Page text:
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Guyana sanctions limited restart of scrap metal trade
Feb 6,2017 09:15CST
industry news
In accordance with the Cabinet decision, scrap metal exporters in the country will be allowed to ship out the materials for a restricted period of three months.

By Paul Ploumis

SEATTLE (Scrap Monster): Guyana has given final nod to the proposal to restart scrap metal trade for a limited period. The proposal by the Ministry of Business was approved by the Cabinet. The announcement to this effect was made by Cabinet Secretary and State Minister Joseph Harmon.

According to Harmon, the Ministry has long been formulating new guidelines to scrap metal exports out of the country. It is in the process of implementing new set of process and regulations, he noted. The Ministry is believed to have made significant progress in implementing new legislative regulatory framework. The first proposal sent to the Cabinet in April 2016 was deferred, calling for wider consultations among various stakeholders. Following this, a new proposal was drafted and presented before the Cabinet.

The Ministry has agreed to allow scrap metal trade for a limited period, Harmon added. It has come to the notice of the Ministry that there exists a huge inventory of scrap metal across the country, on account of the ban imposed on exports almost a year-and-a half back. In accordance with the Cabinet decision, scrap metal exporters in the country will be allowed to ship out the materials for a restricted period of three months.

The country’s scrap metal association, Guyana Scrap Metal Recyclers Association (GSMRA) is yet to respond to the cabinet decision. GSMRA had opposed the ban from the very beginning, calling it illegal. The Association had earlier demanded reopening of scrap trade, subject to preliminary audits. According to them, metal theft rate from utility service providers has not witnessed any decline due to the ban. In addition, the ban has adversely impacted the lives of thousands of citizens who depend on scrap metal trade for their living. Furthermore, the outright ban on exports has resulted in huge rise in incidents such as illegal scrap collection and smuggling.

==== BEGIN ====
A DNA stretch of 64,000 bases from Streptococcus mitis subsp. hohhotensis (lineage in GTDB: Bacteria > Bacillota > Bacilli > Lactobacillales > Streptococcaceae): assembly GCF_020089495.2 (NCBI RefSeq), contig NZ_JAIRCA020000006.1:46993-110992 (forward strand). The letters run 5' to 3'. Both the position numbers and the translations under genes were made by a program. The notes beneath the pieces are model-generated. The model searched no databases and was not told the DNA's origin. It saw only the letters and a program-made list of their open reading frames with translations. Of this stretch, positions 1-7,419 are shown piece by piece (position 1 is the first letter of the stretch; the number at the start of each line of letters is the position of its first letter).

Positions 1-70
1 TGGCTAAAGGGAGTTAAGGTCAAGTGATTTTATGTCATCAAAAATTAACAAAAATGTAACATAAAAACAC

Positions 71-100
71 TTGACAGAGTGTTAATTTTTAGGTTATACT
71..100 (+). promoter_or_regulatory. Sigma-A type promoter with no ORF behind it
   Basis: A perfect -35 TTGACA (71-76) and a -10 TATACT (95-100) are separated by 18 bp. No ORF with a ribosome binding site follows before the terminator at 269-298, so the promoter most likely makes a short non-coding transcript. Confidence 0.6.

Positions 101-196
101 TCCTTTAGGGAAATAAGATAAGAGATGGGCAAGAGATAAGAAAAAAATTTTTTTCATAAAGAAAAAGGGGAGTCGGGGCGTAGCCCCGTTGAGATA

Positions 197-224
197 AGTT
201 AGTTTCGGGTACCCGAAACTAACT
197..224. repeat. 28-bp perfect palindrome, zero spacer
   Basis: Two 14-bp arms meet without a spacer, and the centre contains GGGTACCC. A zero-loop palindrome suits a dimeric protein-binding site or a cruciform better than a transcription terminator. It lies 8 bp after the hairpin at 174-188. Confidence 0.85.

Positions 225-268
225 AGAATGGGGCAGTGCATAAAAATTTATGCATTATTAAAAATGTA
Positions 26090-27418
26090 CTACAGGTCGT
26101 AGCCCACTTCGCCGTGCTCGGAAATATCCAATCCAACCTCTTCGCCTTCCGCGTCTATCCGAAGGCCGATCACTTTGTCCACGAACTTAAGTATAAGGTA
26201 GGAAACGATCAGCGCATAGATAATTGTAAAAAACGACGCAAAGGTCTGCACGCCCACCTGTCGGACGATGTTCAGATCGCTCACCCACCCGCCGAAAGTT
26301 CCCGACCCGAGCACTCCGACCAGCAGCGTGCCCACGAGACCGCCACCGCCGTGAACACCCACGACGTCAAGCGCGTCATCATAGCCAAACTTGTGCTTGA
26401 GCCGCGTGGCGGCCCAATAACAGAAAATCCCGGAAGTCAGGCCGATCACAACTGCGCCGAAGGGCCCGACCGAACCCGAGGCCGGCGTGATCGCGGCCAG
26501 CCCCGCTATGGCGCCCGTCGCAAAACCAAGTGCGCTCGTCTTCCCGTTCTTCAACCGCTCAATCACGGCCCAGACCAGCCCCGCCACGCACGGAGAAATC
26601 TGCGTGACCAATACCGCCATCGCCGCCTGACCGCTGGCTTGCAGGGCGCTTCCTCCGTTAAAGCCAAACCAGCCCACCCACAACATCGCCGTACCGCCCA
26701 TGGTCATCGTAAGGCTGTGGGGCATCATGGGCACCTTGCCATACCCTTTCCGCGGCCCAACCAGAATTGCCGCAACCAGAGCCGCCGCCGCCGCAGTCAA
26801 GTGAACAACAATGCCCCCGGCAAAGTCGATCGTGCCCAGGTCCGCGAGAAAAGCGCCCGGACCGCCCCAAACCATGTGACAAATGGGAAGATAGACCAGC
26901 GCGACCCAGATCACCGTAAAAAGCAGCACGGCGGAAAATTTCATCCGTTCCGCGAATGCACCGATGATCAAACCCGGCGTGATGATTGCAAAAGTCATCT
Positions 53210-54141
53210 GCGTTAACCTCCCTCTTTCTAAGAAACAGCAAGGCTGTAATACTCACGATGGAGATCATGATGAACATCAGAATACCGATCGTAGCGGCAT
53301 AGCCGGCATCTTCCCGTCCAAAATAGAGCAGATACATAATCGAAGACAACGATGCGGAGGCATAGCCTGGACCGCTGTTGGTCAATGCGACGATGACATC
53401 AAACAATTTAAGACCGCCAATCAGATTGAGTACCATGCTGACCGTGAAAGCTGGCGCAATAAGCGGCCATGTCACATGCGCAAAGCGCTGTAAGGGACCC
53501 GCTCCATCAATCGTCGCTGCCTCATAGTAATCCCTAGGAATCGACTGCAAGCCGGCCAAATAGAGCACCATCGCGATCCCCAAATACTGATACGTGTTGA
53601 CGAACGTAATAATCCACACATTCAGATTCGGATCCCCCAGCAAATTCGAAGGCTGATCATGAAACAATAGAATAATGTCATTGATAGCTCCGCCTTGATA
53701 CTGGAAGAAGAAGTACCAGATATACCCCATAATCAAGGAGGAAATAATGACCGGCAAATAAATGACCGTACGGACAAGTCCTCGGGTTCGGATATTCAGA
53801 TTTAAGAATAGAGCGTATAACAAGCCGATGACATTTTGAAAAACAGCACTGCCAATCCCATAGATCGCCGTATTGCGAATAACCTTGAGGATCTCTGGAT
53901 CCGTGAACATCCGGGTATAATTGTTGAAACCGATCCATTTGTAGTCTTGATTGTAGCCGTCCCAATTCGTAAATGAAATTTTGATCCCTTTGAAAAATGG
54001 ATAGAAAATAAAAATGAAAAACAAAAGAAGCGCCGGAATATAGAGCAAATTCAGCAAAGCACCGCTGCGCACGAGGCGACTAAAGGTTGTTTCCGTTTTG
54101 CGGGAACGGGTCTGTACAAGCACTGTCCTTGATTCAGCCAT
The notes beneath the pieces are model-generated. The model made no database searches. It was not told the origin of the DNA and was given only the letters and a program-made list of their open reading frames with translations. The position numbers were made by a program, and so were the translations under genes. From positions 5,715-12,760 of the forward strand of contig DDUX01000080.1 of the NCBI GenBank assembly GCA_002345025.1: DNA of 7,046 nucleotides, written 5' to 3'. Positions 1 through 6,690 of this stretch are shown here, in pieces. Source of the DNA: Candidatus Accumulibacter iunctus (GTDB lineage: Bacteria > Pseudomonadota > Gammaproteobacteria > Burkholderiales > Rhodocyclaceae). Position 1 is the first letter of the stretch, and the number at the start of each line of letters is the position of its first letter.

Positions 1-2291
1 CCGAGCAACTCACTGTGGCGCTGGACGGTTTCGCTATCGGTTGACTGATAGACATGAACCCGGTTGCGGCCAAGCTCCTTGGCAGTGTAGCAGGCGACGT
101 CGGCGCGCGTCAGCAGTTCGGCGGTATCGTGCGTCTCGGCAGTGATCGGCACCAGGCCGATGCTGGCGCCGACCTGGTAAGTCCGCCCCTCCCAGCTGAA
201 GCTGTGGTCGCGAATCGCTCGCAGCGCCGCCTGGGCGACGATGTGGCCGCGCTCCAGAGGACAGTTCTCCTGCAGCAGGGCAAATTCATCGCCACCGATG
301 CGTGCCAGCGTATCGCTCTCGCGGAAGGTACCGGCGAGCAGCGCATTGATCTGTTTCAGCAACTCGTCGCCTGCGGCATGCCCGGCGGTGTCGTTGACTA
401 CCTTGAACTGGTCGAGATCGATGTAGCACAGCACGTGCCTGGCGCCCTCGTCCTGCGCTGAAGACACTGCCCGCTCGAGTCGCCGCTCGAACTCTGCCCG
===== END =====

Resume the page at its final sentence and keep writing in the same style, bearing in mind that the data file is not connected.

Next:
It must be noted that the government had banned scrap metal exports during June last year. Also, the responsibility for administration of scrap metal trade was removed from the Central Housing and Planning Authority (CHPA) and handed over to the Ministry of Business. This followed allegations against the Scrap Metal Unit, the body that was responsible for monitoring of scrap metal trade. Also, the country had witnessed sharp rise in metal theft incident rate, on account of compelling prices for scrap metal in international market. The government had implemented the ban so as to bring in effective procedures and rules to monitor the trade.

The Ministry of Business had earlier provided a November 30th, 2016 deadline towards resumption of scrap metal trade, but had failed to stick to its commitment. GSMRA had staged a protest outside President’s residence. Following this, the President himself had addressed the gathering, assuring of immediate action to resolve the stalemate. A face-to-face exchange between President David Granger and GMRA Secretary Michael Benjamin during a demonstration also paved way for fast-tracking the reopening of metal export trade.


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